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The Philosophical Review (2021) 130 (2): 315–319.
Published: 01 April 2021
...Dale Jamieson Korsgaard Christine M. , Fellow Creatures: Our Obligations to the Other Animals. . New York : Oxford University Press , 2018 . xiii + 252 pp . © 2021 by Cornell University, 2021 Over the last several decades, Christine Korsgaard has produced a tightly woven body...
The Philosophical Review (2009) 118 (1): 87–102.
Published: 01 January 2009
...Sydney Shoemaker Tyler Burge argues on the basis of an account of memory that the notion of quasimemory cannot be used to answer the circularity objection to psychological accounts of personal identity. His account implies the impossibility of the “Parfit people,” creatures psychologically like us...
The Philosophical Review (2022) 131 (2): 129–168.
Published: 01 April 2022
... the possibility of there being creatures like us, with both sensibility and understanding, who nevertheless have different pure forms of sensibility. They would be finite rational beings and discursive cognizers. But they would not be human. And this raises a question about the pure forms of the understanding...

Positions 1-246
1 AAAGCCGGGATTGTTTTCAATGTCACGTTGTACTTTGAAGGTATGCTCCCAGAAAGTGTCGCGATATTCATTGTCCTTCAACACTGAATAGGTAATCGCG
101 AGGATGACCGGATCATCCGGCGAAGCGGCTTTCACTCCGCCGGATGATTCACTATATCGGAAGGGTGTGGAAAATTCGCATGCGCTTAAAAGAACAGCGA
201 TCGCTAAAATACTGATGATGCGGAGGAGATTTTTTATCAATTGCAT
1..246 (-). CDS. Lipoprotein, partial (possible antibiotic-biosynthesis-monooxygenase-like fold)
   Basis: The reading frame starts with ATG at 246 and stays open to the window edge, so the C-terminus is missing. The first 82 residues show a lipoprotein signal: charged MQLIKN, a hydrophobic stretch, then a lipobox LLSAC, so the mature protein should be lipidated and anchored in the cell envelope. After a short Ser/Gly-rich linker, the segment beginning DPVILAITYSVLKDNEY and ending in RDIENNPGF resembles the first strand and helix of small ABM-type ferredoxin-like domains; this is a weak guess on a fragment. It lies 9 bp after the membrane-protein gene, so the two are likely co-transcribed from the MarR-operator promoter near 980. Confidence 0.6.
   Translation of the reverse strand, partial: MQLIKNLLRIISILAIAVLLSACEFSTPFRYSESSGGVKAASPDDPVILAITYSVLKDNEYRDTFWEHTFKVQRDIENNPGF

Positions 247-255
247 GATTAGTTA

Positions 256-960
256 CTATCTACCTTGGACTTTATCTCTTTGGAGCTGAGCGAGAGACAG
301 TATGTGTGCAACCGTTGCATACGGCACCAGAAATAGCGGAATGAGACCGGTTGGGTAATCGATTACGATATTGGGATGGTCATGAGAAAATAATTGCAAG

The Philosophical Review (2010) 119 (4): 497–529.
Published: 01 October 2010
...Christopher Tucker The Neo-Moorean Deduction (I have a hand, so I am not a brain-in-a-vat) and the Zebra Deduction (the creature is a zebra, so it isn't a cleverly disguised mule) are notorious. Crispin Wright, Martin Davies, Fred Dretske, and Brian McLaughlin, among others, argue...
The Philosophical Review (2004) 113 (2): 203–248.
Published: 01 April 2004
... of how God’s causal power relates to the natural causal activity of creatures, Leibniz held that both God and the creature are directly involved in the occurrence of these effects. A divine concurrentist, in general, intends to satisfy two theses that were held by the vast majority of theologians...